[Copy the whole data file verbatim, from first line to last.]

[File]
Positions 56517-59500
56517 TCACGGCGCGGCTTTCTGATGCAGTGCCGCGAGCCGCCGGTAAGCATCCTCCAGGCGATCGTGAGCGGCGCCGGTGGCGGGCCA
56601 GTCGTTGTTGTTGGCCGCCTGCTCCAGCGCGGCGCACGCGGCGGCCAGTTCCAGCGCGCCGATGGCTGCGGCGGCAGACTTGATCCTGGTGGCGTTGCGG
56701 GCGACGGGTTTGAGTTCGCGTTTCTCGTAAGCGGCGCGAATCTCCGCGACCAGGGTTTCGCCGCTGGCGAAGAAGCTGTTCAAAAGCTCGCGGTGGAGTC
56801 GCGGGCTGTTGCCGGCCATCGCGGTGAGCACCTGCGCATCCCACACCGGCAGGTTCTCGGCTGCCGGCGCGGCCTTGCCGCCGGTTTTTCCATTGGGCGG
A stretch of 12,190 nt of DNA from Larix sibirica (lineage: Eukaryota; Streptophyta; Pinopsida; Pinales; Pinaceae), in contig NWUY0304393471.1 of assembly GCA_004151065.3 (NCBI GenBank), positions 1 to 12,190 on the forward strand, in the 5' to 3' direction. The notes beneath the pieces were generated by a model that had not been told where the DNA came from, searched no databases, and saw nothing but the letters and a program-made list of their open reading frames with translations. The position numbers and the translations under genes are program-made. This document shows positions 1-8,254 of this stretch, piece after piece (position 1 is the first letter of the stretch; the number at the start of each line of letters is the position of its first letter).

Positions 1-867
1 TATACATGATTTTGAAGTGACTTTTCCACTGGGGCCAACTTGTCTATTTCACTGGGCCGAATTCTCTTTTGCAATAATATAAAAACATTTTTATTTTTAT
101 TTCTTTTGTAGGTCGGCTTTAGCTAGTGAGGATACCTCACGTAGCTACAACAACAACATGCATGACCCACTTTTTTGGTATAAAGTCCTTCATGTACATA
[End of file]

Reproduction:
Positions 56517-59500
56517 TCACGGCGCGGCTTTCTGATGCAGTGCCGCGAGCCGCCGGTAAGCATCCTCCAGGCGATCGTGAGCGGCGCCGGTGGCGGGCCA
56601 GTCGTTGTTGTTGGCCGCCTGCTCCAGCGCGGCGCACGCGGCGGCCAGTTCCAGCGCGCCGATGGCTGCGGCGGCAGACTTGATCCTGGTGGCGTTGCGG
56701 GCGACGGGTTTGAGTTCGCGTTTCTCGTAAGCGGCGCGAATCTCCGCGACCAGGGTTTCGCCGCTGGCGAAGAAGCTGTTCAAAAGCTCGCGGTGGAGTC
56801 GCGGGCTGTTGCCGGCCATCGCGGTGAGCACCTGCGCATCCCACACCGGCAGGTTCTCGGCTGCCGGCGCGGCCTTGCCGCCGGTTTTTCCATTGGGCGG
A stretch of 12,190 nt of DNA from Larix sibirica (lineage: Eukaryota; Streptophyta; Pinopsida; Pinales; Pinaceae), in contig NWUY0304393471.1 of assembly GCA_004151065.3 (NCBI GenBank), positions 1 to 12,190 on the forward strand, in the 5' to 3' direction. The notes beneath the pieces were generated by a model that had not been told where the DNA came from, searched no databases, and saw nothing but the letters and a program-made list of their open reading frames with translations. The position numbers and the translations under genes are program-made. This document shows positions 1-8,254 of this stretch, piece after piece (position 1 is the first letter of the stretch; the number at the start of each line of letters is the position of its first letter).

Positions 1-867
1 TATACATGATTTTGAAGTGACTTTTCCACTGGGGCCAACTTGTCTATTTCACTGGGCCGAATTCTCTTTTGCAATAATATAAAAACATTTTTATTTTTAT
101 TTCTTTTGTAGGTCGGCTTTAGCTAGTGAGGATACCTCACGTAGCTACAACAACAACATGCATGACCCACTTTTTTGGTATAAAGTCCTTCATGTACATA